I am such a history nerd, and my goal is to make learning it fun for my kids. I’ve heard so many people recall how boring history was for them growing up and it makes me sad because history reveals so much about human behavior, the cause and effect of our choices, and why things are the way they our in our society today.
My favorite teacher in public high school was one of the most eccentric, mad-scientist, professorial people anyone had ever experienced in our small town, but his passion was infectious. He found the best video tapes (haha… before YouTube), and called us all “sister” or “brother.” He was weird, but we absolutely loved his class.
One thing that attracted me to Classical Conversations was how this curriculum presented history in bite-sized pieces, from history sentences to the Timeline Song. Cycle 3 has become my favorite Cycles as we cover United States History. As I take my two kids through each week, I am always inspired by other parents and especially when it comes to understanding the learning styles of my kids. They respond better to tactile (hands-on) and musical projects. Here are some of our favorite resources to inspire you through the school year. Happy homeschooling!
Helping history to come alive with picture books and novels is important for young learners. Connecting pictures to words and concepts they see in print will help to form connections for the future. The picture above is from another blogger, Wildflower Ramblings and Amy’s collection of Living Books for American History.
We also love the “You Wouldn’t Want To Be…” series:
- American Colonist
- American Colonist – settlement
- Boston Tea Party
- Sail on the Mayflower
- American Pioneer
Not really a reader? Find some inspiration and technological alternatives in our article How to Read a Book.
The kids love listening to audio books and dramatized stories in the car and right before bed. Adventures in Odyssey is awesome because the characters are so relatable and they include realistic sound effects.
Art and Drawing
These are the coolest resources we’ve seen to help kids draw the United States and figures in history. There are writing components as well, but if you have a child who loves to create and learns visually, these are invaluable!
Presidents & States Studies
These resources were created by fellow mommy blogger Laura Prater from The Awe Filled Homemaker. Laura is a military spouse and homeschool mommy, and she produces some great stuff! Join her fun Facebook Group.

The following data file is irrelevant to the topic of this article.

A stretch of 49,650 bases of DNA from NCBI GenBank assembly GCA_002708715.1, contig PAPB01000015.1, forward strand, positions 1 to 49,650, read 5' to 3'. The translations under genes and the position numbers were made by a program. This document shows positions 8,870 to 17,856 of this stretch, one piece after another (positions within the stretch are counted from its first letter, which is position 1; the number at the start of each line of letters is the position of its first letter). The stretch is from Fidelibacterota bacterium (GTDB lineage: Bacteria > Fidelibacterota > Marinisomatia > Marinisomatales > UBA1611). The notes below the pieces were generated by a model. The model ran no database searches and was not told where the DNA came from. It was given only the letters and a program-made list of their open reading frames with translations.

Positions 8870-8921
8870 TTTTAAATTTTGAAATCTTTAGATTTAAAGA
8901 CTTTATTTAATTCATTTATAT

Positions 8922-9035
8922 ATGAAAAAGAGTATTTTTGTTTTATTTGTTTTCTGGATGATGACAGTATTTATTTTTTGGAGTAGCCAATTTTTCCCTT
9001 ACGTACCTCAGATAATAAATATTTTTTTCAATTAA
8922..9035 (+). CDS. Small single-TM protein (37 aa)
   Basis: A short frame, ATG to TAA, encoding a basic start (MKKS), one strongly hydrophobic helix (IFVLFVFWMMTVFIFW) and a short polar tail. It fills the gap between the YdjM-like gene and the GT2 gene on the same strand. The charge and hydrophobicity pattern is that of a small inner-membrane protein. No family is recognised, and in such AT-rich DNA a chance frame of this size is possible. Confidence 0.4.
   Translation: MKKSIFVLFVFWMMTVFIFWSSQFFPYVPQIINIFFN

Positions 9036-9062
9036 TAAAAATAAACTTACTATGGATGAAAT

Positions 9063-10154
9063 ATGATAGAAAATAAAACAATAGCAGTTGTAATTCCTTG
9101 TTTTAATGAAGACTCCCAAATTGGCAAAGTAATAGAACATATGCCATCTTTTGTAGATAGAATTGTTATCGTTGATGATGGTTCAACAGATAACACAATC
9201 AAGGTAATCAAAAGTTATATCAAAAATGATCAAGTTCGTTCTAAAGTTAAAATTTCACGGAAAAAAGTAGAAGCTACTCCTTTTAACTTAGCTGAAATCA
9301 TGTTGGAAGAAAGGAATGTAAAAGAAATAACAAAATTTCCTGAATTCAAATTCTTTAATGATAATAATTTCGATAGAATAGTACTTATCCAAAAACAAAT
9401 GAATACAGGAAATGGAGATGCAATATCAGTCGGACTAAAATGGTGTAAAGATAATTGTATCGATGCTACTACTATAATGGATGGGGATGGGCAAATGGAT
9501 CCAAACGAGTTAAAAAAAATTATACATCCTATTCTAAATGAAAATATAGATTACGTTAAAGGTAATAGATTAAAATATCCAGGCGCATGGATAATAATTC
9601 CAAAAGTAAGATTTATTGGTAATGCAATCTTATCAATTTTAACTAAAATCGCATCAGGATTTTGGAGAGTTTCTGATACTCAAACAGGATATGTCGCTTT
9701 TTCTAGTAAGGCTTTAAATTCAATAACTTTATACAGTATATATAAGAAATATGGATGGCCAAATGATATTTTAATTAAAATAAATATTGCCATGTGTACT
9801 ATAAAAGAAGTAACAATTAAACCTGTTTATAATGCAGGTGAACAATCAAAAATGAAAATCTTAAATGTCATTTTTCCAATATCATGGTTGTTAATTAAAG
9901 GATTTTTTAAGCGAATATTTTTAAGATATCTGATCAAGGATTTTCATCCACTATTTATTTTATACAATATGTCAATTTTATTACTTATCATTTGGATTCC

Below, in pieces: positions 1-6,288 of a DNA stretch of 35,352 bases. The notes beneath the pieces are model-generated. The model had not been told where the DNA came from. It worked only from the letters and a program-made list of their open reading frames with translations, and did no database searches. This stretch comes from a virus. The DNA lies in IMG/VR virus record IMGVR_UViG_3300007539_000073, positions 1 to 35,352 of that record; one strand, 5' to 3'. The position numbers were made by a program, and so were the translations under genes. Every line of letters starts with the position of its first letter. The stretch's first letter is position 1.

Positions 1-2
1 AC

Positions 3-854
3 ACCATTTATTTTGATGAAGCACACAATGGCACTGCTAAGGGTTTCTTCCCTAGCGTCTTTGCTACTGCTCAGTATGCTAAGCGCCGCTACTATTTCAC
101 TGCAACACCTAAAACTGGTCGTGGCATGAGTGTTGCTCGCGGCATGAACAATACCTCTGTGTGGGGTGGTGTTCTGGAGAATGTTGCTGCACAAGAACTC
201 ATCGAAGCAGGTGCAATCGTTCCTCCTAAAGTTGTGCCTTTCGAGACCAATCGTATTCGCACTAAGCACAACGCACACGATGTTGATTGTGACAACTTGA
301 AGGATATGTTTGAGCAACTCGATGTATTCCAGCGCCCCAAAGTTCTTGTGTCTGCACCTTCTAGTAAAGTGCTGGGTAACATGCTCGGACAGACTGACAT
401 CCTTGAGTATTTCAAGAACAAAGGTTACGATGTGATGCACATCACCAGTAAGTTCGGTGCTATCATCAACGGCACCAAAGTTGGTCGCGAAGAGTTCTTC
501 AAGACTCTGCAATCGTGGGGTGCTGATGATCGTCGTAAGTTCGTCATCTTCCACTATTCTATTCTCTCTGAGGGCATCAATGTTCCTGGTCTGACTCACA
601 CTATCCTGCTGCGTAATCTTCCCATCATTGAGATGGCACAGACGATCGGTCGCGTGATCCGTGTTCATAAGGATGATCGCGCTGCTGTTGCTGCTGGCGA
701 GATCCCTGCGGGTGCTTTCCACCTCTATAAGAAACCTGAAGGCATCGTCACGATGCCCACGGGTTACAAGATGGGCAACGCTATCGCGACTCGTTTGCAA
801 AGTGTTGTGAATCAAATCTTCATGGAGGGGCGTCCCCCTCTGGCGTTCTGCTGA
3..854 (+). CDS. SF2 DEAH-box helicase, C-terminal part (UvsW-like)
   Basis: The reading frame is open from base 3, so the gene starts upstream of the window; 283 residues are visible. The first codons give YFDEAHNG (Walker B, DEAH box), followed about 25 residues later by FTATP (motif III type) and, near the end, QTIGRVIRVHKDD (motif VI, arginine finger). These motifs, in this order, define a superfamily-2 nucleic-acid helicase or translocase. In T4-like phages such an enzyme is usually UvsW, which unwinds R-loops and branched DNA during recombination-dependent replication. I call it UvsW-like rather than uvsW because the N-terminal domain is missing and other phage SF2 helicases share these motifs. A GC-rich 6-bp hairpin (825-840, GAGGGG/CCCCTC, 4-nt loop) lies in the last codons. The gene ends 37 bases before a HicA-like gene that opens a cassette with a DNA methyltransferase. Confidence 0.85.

Download some of these learning resources to your phone and review materials while you’re out and about. We will play their history sentences on the Cycle 3 app while we’re driving. Reinforce learning with technology!
Play this classic version from your modern device! Throwback to the days of early computer software. No clicking, just choose options with your numbers keyboard and spacebar. Purchase supplies at the General Store and travel the trail with members of your family. Fun game for young learners and nostalgic for parents. Click the image to play online for free!
Shepherd Software is a fun website for kids to learn all subjects including history through games and even research important facts for writing!
Whether you find clips from YouTube or scour Netflix for your next educational video, you can always ask other families in this Facebook Group: TV Episodes for Classical Conversations. Here are a few of our favorites, and we’ll add more as we find them!
I just ran across your site and was wondering how to put all this US history together? I feel like what happens here is we read and then I’m not sure how to make it cohesive and what to do when. We were looking into Sonlight, I was wondering your suggestions outside of Sonlight? Something that tells me what to do, I have read book according to CC weeks but it seems like we need more. Thank you for any wisdom you may share. Sheri
Hi Sheri 🙂
Great question. So this page was put together over time as I came across recommended resources from different families. At this time, there is no rhyme or reason to it except that it’s United States history. We use the 24 CC weeks as a framework for our year and review states and capitals all year long. You can also choose points in time during the year where you focus on specific studies like Native Americans, Civil War, the Industrial Revolution… and make a note of which resources you’ll bring in for that.
I do offer coaching sessions for homeschool moms to talk and strategize a plan that works best for their specific family. Feel free to sign up for a consult here: https://practicalfamily.org/coaching/